Six and a half hours in, Harris English was tired. His hamstrings hurt. His back was sore. After 80 holes in 80-degree heat, he was struggling to focus. Darkness was becoming a factor. He lost count of how many holes he had played.
“It’s hard to stay mentally into it,” English said Sunday after winning an eight-hole playoff — tied for the second-longest sudden death in PGA Tour history — to beat Kramer Hickok and win the Travelers Championship.
“Hats off to him for a good fight,” said English, who shot a 5-under 65 to finish at 13 under and then rattled off seven pars in the playoff before holing a 16-foot birdie putt for the win. “We were both joking that somebody’s got to make a birdie sometime. I had that putt a few times, and I finally read it right.”
Both players birdied the final hole in regulation to force the playoff, which is second only to the 11-hole sudden death in the 1949 Motor City Open, when Lloyd Mangrum and Cary Middlecoff were declared co-winners by mutual agreement due to darkness. Four other events have reached an eighth sudden-death hole.
The eight-hole playoff was a record for the tournament, which went seven holes in 1961 (Ted Kroll) and again in ’62 (Bob Goalby), when it was known as the Insurance City Open.
It was the second win this year and the fourth career victory for English, who finished third at the U.S. Open last week — and fourth in the pandemic-delayed U.S. Open in September. He won $1,368,000 and 500 FedEx Cup points, moving into second in the standings.
Sunday’s eight-hole playoff between Harris English, above, and Kramer Hickok at the Travelers Championship matched the second-longest sudden-death playoff in PGA Tour history. It was also a record for the tournament. Drew Hallowell/Getty Images
English sank a 28-footer on the 72nd hole to emerge from a three-way tie and finish at 13 under. Then he headed to the range to stay warm in case Hickok, who was minus-12 with two holes to play, could catch him.
The 29-year-old Texan, who had never won on the PGA Tour, couldn’t convert a 39-foot birdie putt on the 17th, but he knocked in a 9-footer for birdie on No. 18 to match English.
They played 18 again — twice — and parred it again — twice. On to No. 17, then 18, then 17, then 18, then 18 again: All pars. Hickok lipped out on two long birdie putts that would have won it; on the sixth playoff hole, English missed a 7-foot birdie putt to win.
The crowd at the 18th green chanted “Kramer!” and did the wave while it waited for the golfers to head back and forth to the tee. On the final trip down the 438-yard par-4 — their seventh of the day and 10th of the weekend — Hickok put his second shot 28 feet from the pin and two-putted.
English landed his approach 16 feet away and made birdie.
“I don’t know how many it went,” English said afterward. “That was incredible. What an experience, and the fans were awesome. They’re always great here in Hartford, and glad we got to give them a little show at the end.”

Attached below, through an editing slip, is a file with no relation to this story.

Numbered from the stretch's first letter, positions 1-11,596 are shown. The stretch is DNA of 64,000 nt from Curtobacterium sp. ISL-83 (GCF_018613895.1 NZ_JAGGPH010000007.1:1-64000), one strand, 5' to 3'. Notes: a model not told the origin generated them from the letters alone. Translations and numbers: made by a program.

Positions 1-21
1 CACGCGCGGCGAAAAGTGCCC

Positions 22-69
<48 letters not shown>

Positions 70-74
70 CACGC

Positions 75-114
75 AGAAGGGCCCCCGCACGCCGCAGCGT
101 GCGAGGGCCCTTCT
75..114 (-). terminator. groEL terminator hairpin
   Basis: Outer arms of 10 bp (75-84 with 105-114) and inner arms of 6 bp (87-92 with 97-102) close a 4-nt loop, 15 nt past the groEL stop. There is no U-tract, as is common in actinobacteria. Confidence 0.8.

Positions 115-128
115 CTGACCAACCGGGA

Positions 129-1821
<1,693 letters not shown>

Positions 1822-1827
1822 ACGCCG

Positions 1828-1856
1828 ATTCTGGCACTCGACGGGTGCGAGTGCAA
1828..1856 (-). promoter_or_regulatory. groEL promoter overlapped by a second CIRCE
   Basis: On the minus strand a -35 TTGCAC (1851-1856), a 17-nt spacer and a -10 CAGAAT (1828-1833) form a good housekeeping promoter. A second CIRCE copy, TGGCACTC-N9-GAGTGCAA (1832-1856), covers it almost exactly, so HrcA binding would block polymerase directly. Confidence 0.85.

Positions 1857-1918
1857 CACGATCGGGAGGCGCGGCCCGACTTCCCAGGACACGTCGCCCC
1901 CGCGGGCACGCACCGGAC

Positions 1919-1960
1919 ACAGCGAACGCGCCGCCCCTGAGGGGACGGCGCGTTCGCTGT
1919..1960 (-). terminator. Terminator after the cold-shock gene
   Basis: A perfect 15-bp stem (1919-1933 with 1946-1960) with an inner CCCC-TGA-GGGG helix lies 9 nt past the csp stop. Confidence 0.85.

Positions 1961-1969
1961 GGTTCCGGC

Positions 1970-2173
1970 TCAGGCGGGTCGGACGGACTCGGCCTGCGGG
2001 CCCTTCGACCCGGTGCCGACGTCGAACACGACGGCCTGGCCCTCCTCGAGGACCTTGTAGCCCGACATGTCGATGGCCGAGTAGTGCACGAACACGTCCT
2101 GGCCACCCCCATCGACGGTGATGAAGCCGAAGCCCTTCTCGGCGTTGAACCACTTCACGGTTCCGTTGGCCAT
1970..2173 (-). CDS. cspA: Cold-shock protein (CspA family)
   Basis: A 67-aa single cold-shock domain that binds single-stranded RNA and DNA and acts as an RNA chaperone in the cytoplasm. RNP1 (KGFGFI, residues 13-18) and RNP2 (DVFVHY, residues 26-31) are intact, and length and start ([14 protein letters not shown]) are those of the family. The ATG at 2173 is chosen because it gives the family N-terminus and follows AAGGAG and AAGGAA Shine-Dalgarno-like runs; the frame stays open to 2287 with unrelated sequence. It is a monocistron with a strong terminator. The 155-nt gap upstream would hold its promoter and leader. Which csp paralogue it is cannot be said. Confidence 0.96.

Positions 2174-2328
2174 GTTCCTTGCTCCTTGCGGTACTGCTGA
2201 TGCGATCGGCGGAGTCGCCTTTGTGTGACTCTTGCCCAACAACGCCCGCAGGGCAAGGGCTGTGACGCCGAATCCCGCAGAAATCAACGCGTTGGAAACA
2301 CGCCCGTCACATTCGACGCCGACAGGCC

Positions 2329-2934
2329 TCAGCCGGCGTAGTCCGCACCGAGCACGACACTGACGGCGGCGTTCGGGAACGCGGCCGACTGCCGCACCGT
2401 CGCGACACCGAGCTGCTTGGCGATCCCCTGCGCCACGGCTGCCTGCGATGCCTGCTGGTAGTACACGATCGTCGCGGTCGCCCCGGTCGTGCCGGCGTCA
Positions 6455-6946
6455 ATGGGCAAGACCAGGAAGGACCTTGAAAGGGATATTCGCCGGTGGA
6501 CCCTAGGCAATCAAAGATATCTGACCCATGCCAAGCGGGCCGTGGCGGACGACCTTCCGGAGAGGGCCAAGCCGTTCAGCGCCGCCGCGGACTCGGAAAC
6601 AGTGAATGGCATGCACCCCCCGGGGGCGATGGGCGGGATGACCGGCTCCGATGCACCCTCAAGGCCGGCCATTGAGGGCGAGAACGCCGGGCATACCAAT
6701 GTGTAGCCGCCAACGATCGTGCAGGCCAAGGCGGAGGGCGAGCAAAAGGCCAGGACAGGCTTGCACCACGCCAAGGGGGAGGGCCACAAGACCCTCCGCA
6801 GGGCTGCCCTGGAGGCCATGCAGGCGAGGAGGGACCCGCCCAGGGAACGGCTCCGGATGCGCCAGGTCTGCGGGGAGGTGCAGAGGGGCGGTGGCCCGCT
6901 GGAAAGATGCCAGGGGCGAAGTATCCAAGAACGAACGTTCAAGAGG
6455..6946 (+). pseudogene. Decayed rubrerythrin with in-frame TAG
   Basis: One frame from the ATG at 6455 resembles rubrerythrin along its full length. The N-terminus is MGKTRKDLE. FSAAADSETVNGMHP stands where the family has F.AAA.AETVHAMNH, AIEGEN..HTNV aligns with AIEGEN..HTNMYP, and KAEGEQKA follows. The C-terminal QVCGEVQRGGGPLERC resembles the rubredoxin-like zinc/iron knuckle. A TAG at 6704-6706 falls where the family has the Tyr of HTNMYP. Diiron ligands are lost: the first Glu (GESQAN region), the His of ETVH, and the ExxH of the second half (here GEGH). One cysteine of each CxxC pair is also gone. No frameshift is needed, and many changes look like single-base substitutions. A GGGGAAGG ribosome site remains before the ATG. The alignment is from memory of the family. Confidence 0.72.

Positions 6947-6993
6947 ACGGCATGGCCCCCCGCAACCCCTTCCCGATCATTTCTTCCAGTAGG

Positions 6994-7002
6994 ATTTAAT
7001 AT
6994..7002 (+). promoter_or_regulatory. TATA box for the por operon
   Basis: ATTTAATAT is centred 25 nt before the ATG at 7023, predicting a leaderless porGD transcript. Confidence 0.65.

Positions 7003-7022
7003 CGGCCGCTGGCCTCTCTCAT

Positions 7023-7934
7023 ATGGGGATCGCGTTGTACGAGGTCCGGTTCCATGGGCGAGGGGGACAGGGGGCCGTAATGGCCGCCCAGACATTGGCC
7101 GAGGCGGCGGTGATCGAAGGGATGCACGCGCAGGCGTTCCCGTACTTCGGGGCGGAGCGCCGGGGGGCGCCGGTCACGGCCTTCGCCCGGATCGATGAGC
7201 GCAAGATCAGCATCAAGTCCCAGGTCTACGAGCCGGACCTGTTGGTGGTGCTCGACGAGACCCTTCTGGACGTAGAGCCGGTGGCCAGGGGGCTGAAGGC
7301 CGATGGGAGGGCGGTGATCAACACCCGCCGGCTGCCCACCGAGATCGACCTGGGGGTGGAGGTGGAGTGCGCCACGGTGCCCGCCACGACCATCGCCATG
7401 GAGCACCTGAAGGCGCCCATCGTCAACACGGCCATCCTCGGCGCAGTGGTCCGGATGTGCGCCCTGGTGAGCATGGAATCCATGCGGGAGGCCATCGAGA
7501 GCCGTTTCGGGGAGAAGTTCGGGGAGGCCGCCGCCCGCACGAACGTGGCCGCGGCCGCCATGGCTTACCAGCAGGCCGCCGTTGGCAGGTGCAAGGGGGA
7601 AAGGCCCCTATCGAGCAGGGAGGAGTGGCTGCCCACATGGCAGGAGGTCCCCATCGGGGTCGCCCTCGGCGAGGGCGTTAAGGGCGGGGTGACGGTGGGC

Hickok has never won on the PGA Tour. The second-place finish was his best ever, topping a tie for eighth in the 2018 Bermuda Championship that was his only other time in the top 10.
“I learned that I belong,” said Hickok, who was joined after the round by his wife and his puppy, Elvis. “It was a huge learning experience for me.”
Four players were tied at 12 under after Bubba Watson bogeyed the 14th. But the three-time Travelers winner played the last five holes at 6 over to drop out of the chase.
“I’m glad that I was there, had the opportunity,” Watson said. “You know, I would love to do it again next week, throw up on myself again. It would be great. I want the opportunity and the chance to win.”
Watson’s collapse left Hickok — his 54-hole co-leader — on top at 12 under with English and Marc Leishman, who had finished his round with a 64 two hours earlier.
English finished the fourth round birdie-bogey-birdie, skipping after the ball and pumping his fist after the final hole of regulation. Hickok’s celebration was even more emphatic.
But there was still a playoff to come.
“I never thought I’d be playing 27 holes today,” Hickok said. “I was just trying to put as much pressure on him as possible. He was trying to do the same. I put him in uncomfortable spots, he put me in some too, and he came out on top today, and that’s a true champion.”
Leishman won the tournament in 2012, shooting a 62 on Sunday to come from 6 strokes behind and earn his first career victory on the tour. This year, he shot 64 in the final round and was the leader in the clubhouse for several hours at 12 under but settled for third.
With plenty of low scores Sunday and all of the leaders still on the course, he sensed it wasn’t enough.
“Nice to make a run and be around the lead,” said Leishman, who did head out to the range to warm up before English took his place. “Not holding my breath, but I won’t be going anywhere.”
Abraham Ancer (65) was fourth at minus-11. Kevin Kisner had his second 63 of the tournament — along with a 70 and a 74 — to tie for fifth at 10 under with Brooks Koepka (65) and three others.
A top-5 finish would have moved Dustin Johnson back to the No. 1 spot in the world. But the defending champion shot 71 on Sunday to tie for 25th at 6 under
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